When an elephant sees another in distress, he consoles him. He touches him to calm him down, using his “trunk to gently touch [his] face.” He may also put his trunk in the distressed elephant’s mouth, much like a chimpanzee will put a hand into a distressed compatriot’s mouth.
One author of the study that made this finding (which was published in Peer J on February 16, 2014), Dr. Frans de Waal, says elephants “get distressed when they see others in distress, reaching out to calm them down, not unlike the way chimpanzees or humans embrace someone who is upset.” They also make a high-pitched chirping sound to comfort each other; see it on video here. Sometimes a whole group of elephants will surround and chirp to a distressed individual.
The researchers observed 26 elephants in captivity in Thailand. Only the mother-offspring pairs were related to each other; the rest were not family, though in the wild elephants live in family groups. It is already known that when they are in distress, elephants flare their ears, hold their tails erect, and sometimes make distinct vocalizations, so the scientists in this study were able to identify when one was upset.
Once again, scientists have found that humans aren’t unique in the animal kingdom, though in some ways we are in the minority. According to Sci-News.com, “consolation behavior is rare in the animal kingdom, with empirical evidence previously provided only for the great apes, canines and certain corvids,” which are a family of birds that includes crows and ravens. Humans are most definitely not the only species that displays empathy, which study author Dr. Joshua Plotnik defines as “the ability to put yourself emotionally into someone else’s shoes.”
Plotnik is the founder and CEO of Think Elephants International, a non-profit group that advocates for elephants. He hopes that learning more about elephants’ behavior will help lessen the conflict between them and some people in Asia. Elephants encroach on crops as people destroy their wild habitat and natural food sources. Cynthia Moss, an ethologist and director of the Amboseli Elephant Research Project in Kenya, agrees that “good science that supports the idea that elephants are sentient beings capable of empathy is important” to conservation efforts.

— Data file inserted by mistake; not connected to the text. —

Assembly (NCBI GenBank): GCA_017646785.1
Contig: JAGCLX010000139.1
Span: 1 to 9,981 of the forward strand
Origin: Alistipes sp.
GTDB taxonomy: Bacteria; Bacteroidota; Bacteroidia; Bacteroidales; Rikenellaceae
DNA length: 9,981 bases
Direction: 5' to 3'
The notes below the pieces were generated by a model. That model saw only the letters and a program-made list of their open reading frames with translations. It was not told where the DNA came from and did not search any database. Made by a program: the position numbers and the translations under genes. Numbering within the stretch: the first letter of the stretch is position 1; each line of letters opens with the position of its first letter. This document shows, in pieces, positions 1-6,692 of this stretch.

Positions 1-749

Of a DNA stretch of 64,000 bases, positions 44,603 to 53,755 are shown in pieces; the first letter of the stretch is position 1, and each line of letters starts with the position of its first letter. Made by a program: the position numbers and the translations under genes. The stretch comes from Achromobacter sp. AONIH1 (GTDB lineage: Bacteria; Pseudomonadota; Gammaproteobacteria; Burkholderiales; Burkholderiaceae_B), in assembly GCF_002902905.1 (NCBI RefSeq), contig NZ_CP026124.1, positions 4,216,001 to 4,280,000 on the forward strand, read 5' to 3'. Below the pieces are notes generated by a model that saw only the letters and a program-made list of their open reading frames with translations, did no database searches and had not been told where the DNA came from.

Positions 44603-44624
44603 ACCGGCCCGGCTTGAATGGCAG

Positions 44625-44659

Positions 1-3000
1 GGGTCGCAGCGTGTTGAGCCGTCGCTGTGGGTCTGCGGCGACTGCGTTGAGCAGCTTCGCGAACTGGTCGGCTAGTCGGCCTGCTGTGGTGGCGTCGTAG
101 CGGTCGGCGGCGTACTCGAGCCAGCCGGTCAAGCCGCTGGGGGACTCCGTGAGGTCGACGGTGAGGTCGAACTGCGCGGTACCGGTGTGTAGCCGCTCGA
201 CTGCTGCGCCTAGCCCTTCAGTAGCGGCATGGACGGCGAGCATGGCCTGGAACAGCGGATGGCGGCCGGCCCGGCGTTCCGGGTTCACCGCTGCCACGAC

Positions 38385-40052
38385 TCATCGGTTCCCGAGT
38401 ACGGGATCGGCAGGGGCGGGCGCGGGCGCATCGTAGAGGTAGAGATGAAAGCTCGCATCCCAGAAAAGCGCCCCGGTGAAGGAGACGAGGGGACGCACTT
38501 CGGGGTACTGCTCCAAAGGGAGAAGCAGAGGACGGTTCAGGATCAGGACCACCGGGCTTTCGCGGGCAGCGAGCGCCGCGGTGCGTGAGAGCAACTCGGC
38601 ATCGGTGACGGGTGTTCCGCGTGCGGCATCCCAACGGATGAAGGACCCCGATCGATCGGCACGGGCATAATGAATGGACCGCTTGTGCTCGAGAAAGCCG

Other researchers have found that rats also empathize with each other: when one rat comes across another who is in a cage, she will figure out how to open it and release the prisoner. Not only does she not need a reward to do this, she will actually give away a reward — she will share her own stash of chocolate chips with the newly-freed, distressed rat. Giving away one’s chocolate is some heavy-duty consoling behavior.
“There is nothing in it for them except for whatever feeling they get from helping another individual,” said University of Chicago neurobiologist Peggy Mason, who conducted the experiment. The rat study, conducted in 2011, was the first time that non-primates were observed helping each other out of empathy. De Waal, one of the elephant study authors, called the rat experiment “truly groundbreaking,” especially because it seemed that there was “no clear cost benefit trade-off going on.” The Washington Post reported that de Waal observed, “we are entering a distinctly psychological realm of emotions and reactions to the emotions of others, which is where most human altruism finds its motivation.”
If non-human animals can be altruistic — i.e., charitable — it raises some big questions. Do they have souls, however one defines them? Can non-human animals be moral? If they can, does that mean morality is no more than an artifact of evolution — that our genes determine whether we are “good” or “bad” people?
Whatever these findings say about our own moral natures, they clearly show that we have underestimated non-human animals.
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